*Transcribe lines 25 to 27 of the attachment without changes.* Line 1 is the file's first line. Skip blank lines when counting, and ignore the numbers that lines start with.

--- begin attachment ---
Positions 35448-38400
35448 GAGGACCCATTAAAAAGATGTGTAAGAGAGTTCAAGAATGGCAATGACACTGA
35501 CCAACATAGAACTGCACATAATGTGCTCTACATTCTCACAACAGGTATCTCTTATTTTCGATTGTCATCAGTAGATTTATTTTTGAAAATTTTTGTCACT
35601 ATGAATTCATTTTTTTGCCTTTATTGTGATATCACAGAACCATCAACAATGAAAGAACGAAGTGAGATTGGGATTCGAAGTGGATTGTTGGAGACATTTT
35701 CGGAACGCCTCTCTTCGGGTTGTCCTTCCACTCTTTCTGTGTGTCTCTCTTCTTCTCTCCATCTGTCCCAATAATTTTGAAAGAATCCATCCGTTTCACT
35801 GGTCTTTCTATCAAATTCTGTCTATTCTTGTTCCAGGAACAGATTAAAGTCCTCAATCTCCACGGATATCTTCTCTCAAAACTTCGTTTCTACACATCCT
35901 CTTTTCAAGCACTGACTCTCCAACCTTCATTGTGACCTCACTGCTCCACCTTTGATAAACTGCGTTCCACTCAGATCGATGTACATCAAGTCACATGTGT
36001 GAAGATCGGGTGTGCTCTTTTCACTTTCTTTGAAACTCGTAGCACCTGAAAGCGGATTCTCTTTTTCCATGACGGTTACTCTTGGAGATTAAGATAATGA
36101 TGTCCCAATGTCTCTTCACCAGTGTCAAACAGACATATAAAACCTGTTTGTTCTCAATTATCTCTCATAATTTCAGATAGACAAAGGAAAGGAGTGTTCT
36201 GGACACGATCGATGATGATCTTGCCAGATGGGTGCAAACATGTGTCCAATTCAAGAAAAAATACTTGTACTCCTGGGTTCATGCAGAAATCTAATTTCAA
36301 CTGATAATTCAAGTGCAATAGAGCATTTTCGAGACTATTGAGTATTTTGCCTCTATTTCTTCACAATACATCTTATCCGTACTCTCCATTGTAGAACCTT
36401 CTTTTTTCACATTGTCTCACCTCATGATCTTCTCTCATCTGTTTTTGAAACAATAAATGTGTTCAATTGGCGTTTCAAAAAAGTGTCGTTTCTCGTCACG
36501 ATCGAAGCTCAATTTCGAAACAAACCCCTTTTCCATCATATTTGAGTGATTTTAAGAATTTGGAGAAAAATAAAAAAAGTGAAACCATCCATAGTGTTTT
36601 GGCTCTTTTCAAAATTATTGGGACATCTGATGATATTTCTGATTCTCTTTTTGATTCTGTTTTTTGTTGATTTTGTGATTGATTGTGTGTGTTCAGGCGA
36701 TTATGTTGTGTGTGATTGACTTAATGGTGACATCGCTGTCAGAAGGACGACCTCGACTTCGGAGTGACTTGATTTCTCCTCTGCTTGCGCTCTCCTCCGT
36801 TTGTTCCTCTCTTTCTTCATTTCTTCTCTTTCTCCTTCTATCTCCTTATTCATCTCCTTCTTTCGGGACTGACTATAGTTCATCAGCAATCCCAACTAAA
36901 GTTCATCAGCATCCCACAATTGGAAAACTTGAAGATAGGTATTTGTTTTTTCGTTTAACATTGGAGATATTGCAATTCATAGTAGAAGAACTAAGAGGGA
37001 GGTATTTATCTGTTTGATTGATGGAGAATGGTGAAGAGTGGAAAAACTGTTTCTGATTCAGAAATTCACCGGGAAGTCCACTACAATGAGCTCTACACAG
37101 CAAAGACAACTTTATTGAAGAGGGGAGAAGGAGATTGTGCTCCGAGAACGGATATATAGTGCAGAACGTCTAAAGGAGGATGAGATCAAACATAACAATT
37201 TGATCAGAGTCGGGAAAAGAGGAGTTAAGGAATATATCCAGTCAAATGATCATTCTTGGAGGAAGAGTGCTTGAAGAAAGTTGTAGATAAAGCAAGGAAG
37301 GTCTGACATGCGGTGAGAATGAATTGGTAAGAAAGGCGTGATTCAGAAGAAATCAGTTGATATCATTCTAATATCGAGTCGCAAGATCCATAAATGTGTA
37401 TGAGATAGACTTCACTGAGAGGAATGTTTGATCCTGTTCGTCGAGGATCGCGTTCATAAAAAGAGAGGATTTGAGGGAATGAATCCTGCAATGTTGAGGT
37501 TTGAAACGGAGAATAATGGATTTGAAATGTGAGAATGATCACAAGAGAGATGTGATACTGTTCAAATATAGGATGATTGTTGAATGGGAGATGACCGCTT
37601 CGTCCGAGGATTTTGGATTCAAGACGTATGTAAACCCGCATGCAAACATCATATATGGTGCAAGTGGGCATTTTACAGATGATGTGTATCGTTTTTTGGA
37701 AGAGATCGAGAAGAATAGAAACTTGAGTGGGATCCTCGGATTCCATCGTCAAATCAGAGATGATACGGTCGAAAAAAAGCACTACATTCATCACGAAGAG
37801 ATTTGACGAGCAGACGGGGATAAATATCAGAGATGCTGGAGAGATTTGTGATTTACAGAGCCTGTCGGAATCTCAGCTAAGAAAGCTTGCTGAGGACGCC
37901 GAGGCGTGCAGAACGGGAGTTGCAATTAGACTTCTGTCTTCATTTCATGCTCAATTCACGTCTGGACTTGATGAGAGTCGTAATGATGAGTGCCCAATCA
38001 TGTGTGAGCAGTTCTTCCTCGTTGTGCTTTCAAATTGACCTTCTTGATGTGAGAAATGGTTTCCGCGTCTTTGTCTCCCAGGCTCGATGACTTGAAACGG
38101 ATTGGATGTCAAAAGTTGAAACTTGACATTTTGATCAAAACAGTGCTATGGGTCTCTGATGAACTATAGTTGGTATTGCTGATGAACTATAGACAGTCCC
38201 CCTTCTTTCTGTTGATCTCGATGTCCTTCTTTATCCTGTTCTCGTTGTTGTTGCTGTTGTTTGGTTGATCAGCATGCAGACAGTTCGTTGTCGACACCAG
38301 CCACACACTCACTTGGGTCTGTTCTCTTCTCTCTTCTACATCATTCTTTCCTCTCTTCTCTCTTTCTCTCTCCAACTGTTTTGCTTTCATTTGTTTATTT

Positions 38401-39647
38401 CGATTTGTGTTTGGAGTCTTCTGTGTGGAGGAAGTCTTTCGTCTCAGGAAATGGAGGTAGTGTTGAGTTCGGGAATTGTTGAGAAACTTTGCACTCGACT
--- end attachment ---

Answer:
37701 AGAGATCGAGAAGAATAGAAACTTGAGTGGGATCCTCGGATTCCATCGTCAAATCAGAGATGATACGGTCGAAAAAAAGCACTACATTCATCACGAAGAG
37801 ATTTGACGAGCAGACGGGGATAAATATCAGAGATGCTGGAGAGATTTGTGATTTACAGAGCCTGTCGGAATCTCAGCTAAGAAAGCTTGCTGAGGACGCC
37901 GAGGCGTGCAGAACGGGAGTTGCAATTAGACTTCTGTCTTCATTTCATGCTCAATTCACGTCTGGACTTGATGAGAGTCGTAATGATGAGTGCCCAATCA